Your character Kevin, in spite of his problems, seems to have a very positive look on things. Like he thought, “Oh! There’s something happening out there. I’ll go see what it is,” rather than, “Oh, I’ll slam the door shut and I don’t care what is going on.” He even invited his niece to go with him. That’s a pretty positive. Like, “Hey, I don’t want to do this alone. Come with me!”
JASON: That’s true. Though maybe a little irresponsible, like maybe her mom wouldn’t be so happy. He is an enthusiastic.
Plus, he is including her in his life, which is a positive thing, rather than telling her, “Hey, I’ve got issues right now. Go away.” And he’s saying, “Hey, let’s go check this out. Maybe there’s something adventurous. I want to be a part of it.”
JASON: Yeah! And that’s part of the interesting thing too. They did such a good job in the writing of this. That even at his darkest moment, there’s a reason that he’s been chosen. There’s still an element of curiosity even though he’s been beaten down. He’s made a lot of mistakes and hurt a lot of people and been very sort of self-obsessed, but there’s a spark of something there that she sees in him, even when he doesn’t see it in himself.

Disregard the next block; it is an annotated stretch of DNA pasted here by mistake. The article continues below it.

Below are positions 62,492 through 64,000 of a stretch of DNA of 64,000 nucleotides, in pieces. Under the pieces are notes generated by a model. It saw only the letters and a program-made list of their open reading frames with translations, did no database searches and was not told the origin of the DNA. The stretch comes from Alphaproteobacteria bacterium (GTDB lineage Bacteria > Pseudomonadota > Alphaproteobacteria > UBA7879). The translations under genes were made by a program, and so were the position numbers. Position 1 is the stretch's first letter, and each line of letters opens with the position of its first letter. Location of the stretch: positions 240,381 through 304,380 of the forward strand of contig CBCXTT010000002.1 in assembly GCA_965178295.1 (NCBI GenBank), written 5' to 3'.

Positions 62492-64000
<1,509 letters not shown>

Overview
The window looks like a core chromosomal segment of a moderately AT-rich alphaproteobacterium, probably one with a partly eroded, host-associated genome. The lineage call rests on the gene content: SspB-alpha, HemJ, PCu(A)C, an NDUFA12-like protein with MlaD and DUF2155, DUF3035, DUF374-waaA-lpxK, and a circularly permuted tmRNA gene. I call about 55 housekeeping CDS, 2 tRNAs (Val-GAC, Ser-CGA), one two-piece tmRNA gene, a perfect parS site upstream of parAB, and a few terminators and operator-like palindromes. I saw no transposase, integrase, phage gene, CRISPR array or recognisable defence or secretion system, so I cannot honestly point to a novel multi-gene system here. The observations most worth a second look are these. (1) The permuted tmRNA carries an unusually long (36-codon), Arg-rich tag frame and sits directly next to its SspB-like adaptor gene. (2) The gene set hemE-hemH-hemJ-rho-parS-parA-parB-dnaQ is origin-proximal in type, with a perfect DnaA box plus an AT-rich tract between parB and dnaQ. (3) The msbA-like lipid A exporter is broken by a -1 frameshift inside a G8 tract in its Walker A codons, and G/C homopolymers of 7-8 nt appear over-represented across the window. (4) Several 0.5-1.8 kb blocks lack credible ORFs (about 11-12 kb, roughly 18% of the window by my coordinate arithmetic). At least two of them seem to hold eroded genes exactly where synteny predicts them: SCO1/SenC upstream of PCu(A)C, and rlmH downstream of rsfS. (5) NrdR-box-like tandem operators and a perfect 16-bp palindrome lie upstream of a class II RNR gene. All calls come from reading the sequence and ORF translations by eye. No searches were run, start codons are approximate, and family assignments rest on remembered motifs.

And that’s part of what you bring to it. I think the casting probably saw that as well.
JASON: [Laughs] Oh, thanks! I hope so. It was one of those things where I read the script and I felt such a connection to it, I just hoped and prayed that they would see it too. You never know who else is going in and what different flavor any actor will bring to it, but I feel very lucky with this.
Do you want to be in a family show? I mean, it does feel family-oriented.